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Long Island City resident’s goodwill initiative calls on public to perform acts of kindness to honor 9/11 victims

Long Island City resident Kevin Tuerff, pictured, is calling on the public to honor the victims of 9/11 by participating in random acts of kindness towards others during the lead-up to next week’s 22nd anniversary of the deadly terrorist attacks. (Photo of Kevin Tuerff provided, American flag by Michael Dorgan, and lady handing out coffee via Facebook)

Sept. 6, 2023 By Michael Dorgan

A Long Island City resident is calling on the public to honor the victims of 9/11 by participating in random acts of kindness towards others during the lead-up to next week’s 22nd anniversary of the deadly terrorist attacks.

Kevin Tuerff wants residents across the city — and the world — to carry out at least three good deeds for strangers as part of an initiative he created more than 20 years ago following the tragic events that killed nearly 3,000 people in New York, Virginia and Pennsylvania.

The goodwill initiative, called Pay it Forward 9/11, kicked off this year on Sept. 1 and runs through Sept. 11, but organizers say there is still time to take part.

Participants are asked to perform good deeds and then post a related photo of the acts to social media with the hashtags #PayitForward911 and #neverforget.

Residents can write thank you notes to first responders or active duty military members, buy a tank of gas for a stranger at the gas station, or buy a cup of coffee for a stranger at a coffee shop.

Other suggestions include donating blood, registering to be an organ donor, or volunteering at local food pantries.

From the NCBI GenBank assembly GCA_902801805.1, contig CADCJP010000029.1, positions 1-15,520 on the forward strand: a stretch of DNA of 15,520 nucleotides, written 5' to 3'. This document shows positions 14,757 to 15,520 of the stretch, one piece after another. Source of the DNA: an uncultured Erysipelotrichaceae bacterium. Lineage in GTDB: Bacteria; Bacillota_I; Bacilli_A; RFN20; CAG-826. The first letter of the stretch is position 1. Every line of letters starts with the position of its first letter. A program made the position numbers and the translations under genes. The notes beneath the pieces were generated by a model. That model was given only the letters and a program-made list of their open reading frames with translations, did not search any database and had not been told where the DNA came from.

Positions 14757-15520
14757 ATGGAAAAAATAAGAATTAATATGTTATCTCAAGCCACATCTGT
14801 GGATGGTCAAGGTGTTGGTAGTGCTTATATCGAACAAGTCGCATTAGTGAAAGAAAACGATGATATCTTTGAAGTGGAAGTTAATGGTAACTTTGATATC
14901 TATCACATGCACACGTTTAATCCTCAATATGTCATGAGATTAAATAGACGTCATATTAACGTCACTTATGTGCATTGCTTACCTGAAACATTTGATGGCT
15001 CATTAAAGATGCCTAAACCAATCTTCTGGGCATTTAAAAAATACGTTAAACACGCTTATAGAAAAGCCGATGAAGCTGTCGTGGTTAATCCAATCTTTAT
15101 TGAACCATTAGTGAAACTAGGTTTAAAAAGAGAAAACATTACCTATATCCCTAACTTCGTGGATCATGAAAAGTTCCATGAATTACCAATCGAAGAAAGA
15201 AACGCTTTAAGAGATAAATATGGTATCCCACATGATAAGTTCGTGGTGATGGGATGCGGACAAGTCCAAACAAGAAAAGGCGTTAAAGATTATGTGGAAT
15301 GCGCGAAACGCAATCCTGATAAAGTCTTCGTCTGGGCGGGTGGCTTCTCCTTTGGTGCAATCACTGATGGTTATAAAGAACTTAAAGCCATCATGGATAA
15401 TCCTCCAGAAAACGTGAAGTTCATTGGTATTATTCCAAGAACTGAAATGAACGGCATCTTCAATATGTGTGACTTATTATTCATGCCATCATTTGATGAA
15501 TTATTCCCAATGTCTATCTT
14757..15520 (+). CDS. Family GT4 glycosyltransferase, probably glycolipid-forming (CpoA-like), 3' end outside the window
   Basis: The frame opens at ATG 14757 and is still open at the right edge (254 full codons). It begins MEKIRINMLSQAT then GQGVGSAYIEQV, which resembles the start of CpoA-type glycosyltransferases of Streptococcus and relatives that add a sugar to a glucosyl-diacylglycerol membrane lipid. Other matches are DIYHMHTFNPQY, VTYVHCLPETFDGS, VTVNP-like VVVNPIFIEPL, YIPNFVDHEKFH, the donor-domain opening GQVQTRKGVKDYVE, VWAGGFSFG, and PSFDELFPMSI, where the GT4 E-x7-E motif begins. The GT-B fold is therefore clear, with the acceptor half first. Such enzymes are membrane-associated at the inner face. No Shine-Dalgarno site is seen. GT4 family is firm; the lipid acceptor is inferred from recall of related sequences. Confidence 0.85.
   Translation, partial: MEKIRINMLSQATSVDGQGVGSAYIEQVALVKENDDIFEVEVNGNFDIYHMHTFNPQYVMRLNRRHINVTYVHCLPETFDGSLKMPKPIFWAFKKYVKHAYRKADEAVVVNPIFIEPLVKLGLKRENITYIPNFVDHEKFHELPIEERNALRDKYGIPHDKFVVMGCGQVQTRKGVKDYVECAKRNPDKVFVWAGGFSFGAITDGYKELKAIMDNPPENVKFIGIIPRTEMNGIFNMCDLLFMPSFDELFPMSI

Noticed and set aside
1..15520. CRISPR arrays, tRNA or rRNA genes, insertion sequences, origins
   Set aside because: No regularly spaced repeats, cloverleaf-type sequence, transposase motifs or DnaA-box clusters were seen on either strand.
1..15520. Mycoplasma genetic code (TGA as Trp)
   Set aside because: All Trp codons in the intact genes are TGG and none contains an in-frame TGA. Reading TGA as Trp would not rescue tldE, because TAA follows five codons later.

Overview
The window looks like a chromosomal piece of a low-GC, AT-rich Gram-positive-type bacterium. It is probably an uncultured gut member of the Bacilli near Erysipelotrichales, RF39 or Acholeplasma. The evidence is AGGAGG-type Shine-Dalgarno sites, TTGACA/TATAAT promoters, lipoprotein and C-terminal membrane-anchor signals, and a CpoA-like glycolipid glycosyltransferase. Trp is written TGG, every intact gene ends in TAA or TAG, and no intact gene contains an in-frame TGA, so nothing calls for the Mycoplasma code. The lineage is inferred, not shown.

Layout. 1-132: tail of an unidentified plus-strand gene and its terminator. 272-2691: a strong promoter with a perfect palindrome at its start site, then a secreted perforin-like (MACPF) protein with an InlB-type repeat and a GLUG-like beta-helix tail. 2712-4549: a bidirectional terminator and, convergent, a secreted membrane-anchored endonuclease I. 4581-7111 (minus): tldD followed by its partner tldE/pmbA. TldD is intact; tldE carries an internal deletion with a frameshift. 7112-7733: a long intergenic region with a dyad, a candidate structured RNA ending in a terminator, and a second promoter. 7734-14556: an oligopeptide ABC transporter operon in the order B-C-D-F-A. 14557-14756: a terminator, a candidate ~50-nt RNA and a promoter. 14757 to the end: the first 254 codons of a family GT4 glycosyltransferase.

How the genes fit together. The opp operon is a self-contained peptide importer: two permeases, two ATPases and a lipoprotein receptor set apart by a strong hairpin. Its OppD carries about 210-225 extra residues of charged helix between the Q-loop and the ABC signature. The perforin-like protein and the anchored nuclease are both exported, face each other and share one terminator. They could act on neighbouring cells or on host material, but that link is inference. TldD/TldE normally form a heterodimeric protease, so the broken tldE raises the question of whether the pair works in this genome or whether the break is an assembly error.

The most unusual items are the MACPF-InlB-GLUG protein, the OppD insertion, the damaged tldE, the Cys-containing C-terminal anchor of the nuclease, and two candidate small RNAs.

Organizers hope that the good deeds will create a ripple effect and inspire others to do the same.


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A post shared by Pay It Foward 9/11 (@payitforward911)

Tuerff came up with the idea for the initiative after he was flying to Texas from France when the deadly attacks took place on Sept. 11, 2001, and his plane was diverted to the Canadian island of Newfoundland and Labrador. Tuerff said thousands of other airline passengers were also grounded on the island and locals there came to their aid.

“Thousands of unexpected airline travelers were provided basic necessities of food, clothing and shelter for five days in those small Canadian towns,” Tuerff said.

He said he was astonished by the level of compassion and empathy offered to the passengers by locals. When Tuerff offered to pay the residents back, they declined and asked him to pay it forward instead.

Kevin Tuerff, pictured, was stranded at Gander International Airport (Photo provided)

That’s what Tuerff decided to do — and then some!

The following year, on the one-year anniversary of 9/11, Tuerff began paying it forward by giving employees at his then-Texas environmental communications firm time off to carry out random acts of goodwill.

Soon after he established a charity, also called Pay it Forward 9/11 as a way of expanding the initiative. Tuerff has also written a book called Channel of Peace: Stranded in Gander on 9/11detailing his experience that week.

Donations to Pay it Forward 9/11 go toward helping recruit new participants to carry out and promote random acts of kindness. For instance, volunteers have been known to buy large amounts of Starbucks coffee and then hand the coffee out to pedestrians or cab drivers with the message of paying the good deed forward.

“We all said we would never forget,” Tuerff said. “Our 11 Days of Kindness campaign is just one way to honor those killed in 2001 on 9/11, and also the heroes who volunteered with acts of compassion, much like what I experienced when my 9/11 Trans-Atlantic flight was diverted to an island province in Canada.”

Participants can also share the location of where they carried out the acts of kindness — or where they are planning to carry out their good deeds by registering on the charity’s interactive map. People from all around the world have already registered.

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